By Brad VanFossan

 

 

A wise man once said, he who can redeem himself holds all the power.  Ok, no one has ever said that, but I think it sounds wise and is true.  After my teams would lose while growing up (and whether I have is up for debate), my mom would say, "it's just a game!"  I would always reply, "no it's not!"  But I didn't really have a good reason as to why.  Fast forward to July 11, 2014, while most people who work normal hours were eating lunch, that reason became clear, sports are indeed more than just a game.  Redemption, apologizing, accepting your faults, being accountable for your actions, accepting someone's apology and letting go of the past.  These all sound like life lessons we learned in school right?  Well maybe more so a Catholic school setting or just everyday teachings from our parents.  But one of the most amazing displays of these virtues took place when Lebron James announced he was returning home to Cleveland.

 

Sure these actions didn't literally take place on a basketball court, but it was because of sports that Lebron was able to redeem himself with a sincerely written letter on SI.com Friday afternoon that eloquently spoke of a man who has grown up a lot in the last four years, realized the way he handled "The Decision" back in 2010 was wrong, and highlighted that of a man who was able to accept another man's apology.  The apology coming from Cavs owner Dan Gilbert for writing a scathing letter, ripping Lebron's character down to the core on that same night of July 8, 2010.  I challenge anyone who has taken to Twitter or Facebook within the last week to tell me sports are just a game.  An entire city and dare I say possibly state waited anxiously, hoping the rumors that Lebron was returning were true.  The emotions involved as everyone got the news were not that of a normal day, there was just a feeling I couldn't put a finger on in the air from about 12:30 pm Eastern Standard Time that will last probably the entire weekend and more than likely up until the Cavs home opener in October.  We all know Lebron's history, and the reason that this story is extra special.  But even people not from Ohio can appreciate this story, people who are passionate sports fans, casual sports fans and people who don't follow sports can appreciate the human element of this event.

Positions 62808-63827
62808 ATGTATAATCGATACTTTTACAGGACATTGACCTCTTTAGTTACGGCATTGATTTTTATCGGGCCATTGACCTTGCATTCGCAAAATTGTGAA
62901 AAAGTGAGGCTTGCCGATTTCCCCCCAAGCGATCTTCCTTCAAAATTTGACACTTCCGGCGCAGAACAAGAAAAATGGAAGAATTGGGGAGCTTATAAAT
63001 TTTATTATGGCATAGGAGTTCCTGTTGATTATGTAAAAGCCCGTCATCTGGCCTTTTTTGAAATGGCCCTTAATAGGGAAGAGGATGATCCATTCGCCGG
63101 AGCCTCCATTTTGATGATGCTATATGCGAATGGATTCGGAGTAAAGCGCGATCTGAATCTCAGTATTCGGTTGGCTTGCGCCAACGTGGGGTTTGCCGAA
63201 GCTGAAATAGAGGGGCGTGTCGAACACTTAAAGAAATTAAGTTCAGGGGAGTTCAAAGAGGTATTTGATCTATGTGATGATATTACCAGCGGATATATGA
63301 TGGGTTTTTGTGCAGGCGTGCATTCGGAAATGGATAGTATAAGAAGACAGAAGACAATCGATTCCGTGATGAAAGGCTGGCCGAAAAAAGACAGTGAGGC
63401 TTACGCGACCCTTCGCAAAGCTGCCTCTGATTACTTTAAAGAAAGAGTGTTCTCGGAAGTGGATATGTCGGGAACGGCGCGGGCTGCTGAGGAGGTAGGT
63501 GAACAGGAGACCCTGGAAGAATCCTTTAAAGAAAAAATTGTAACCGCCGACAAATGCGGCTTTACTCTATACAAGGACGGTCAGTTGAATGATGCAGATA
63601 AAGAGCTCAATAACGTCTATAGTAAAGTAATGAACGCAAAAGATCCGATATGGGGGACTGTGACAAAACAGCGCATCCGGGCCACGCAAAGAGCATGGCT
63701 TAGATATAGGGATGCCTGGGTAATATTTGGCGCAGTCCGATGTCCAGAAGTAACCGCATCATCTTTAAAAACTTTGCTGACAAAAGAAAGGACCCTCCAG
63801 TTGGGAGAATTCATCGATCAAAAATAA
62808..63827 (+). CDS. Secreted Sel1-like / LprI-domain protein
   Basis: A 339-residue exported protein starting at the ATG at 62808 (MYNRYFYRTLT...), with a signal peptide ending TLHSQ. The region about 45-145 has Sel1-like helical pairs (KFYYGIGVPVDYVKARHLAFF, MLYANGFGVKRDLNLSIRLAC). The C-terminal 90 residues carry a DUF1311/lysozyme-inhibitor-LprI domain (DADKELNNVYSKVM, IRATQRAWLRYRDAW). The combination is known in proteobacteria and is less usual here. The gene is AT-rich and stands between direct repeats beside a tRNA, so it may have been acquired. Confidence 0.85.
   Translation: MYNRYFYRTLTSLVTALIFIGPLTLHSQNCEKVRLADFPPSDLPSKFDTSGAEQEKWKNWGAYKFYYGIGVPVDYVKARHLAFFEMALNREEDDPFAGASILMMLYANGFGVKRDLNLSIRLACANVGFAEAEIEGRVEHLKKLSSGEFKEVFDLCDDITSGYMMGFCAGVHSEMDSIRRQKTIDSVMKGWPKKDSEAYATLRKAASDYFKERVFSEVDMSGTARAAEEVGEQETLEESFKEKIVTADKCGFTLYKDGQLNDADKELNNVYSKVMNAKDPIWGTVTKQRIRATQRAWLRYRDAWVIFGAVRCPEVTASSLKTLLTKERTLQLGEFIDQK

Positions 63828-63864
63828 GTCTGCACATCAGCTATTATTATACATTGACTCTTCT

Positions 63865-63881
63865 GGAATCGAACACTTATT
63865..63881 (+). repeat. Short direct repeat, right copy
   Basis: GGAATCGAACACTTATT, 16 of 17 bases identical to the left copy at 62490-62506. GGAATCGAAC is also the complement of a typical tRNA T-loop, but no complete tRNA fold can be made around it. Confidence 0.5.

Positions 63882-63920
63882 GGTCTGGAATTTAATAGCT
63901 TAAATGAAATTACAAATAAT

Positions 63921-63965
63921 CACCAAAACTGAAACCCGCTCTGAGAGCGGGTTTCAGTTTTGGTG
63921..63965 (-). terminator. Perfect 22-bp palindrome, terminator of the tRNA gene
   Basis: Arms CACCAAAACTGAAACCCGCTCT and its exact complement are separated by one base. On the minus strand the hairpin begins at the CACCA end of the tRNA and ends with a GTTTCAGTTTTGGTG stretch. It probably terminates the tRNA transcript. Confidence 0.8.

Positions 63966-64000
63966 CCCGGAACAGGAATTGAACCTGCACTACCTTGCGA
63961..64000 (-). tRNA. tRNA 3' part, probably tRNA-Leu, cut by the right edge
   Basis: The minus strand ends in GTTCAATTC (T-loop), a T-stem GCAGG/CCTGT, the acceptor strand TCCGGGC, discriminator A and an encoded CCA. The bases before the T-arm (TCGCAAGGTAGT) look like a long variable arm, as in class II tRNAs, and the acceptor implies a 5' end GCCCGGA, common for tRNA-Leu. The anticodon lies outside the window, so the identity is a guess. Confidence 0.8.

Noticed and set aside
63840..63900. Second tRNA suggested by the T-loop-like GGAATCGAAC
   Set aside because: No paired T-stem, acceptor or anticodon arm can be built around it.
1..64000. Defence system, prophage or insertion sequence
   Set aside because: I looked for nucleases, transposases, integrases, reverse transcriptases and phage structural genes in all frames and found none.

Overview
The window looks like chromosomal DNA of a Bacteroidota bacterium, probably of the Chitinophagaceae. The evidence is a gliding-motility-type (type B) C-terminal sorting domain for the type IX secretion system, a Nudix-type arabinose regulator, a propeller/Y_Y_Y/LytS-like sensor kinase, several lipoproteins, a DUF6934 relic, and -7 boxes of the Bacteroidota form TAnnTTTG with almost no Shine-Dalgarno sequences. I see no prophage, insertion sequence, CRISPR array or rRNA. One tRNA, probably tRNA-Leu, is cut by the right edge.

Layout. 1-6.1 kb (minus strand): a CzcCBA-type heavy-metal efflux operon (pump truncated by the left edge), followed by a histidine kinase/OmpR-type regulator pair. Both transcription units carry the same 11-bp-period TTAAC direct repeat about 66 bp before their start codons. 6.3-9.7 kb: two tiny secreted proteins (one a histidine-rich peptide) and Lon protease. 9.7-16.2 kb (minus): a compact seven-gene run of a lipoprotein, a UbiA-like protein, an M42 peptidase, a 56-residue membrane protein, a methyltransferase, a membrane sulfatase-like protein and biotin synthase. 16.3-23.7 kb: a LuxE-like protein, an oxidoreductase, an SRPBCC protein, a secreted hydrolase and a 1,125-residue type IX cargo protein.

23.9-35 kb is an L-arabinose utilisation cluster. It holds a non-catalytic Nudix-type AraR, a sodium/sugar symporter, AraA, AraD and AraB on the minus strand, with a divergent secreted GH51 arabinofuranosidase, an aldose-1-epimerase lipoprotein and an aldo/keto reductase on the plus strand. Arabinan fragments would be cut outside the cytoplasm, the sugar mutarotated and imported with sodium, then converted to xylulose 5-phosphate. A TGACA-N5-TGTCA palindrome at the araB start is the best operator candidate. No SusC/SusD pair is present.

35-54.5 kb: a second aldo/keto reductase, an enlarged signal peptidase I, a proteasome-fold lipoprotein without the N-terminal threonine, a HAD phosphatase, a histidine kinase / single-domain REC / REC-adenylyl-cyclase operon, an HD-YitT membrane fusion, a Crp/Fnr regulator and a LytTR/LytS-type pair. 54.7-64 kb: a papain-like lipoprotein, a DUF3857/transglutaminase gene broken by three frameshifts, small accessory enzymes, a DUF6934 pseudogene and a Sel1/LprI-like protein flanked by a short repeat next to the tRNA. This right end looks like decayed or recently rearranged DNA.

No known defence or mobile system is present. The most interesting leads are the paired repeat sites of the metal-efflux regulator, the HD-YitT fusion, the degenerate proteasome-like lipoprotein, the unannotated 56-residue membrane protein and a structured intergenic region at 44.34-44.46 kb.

Yesterday was not about basketball, it was about a city, it's fans, the passion they have for their city and teams and the passion that we found out yesterday, one of our own still has for us.  The Cavaliers since 2010 have been dying a slow death in the standings and in the stands.  Players like Kyrie Irving, Dion Waiters and number one overall pick Andrew Wiggins had been signs of life for Cleveland but now, Lebron James,  the man with the power to give a city life, gave the Cleveland Cavaliers the most important thing to put the brakes on a slow death, a beating heart.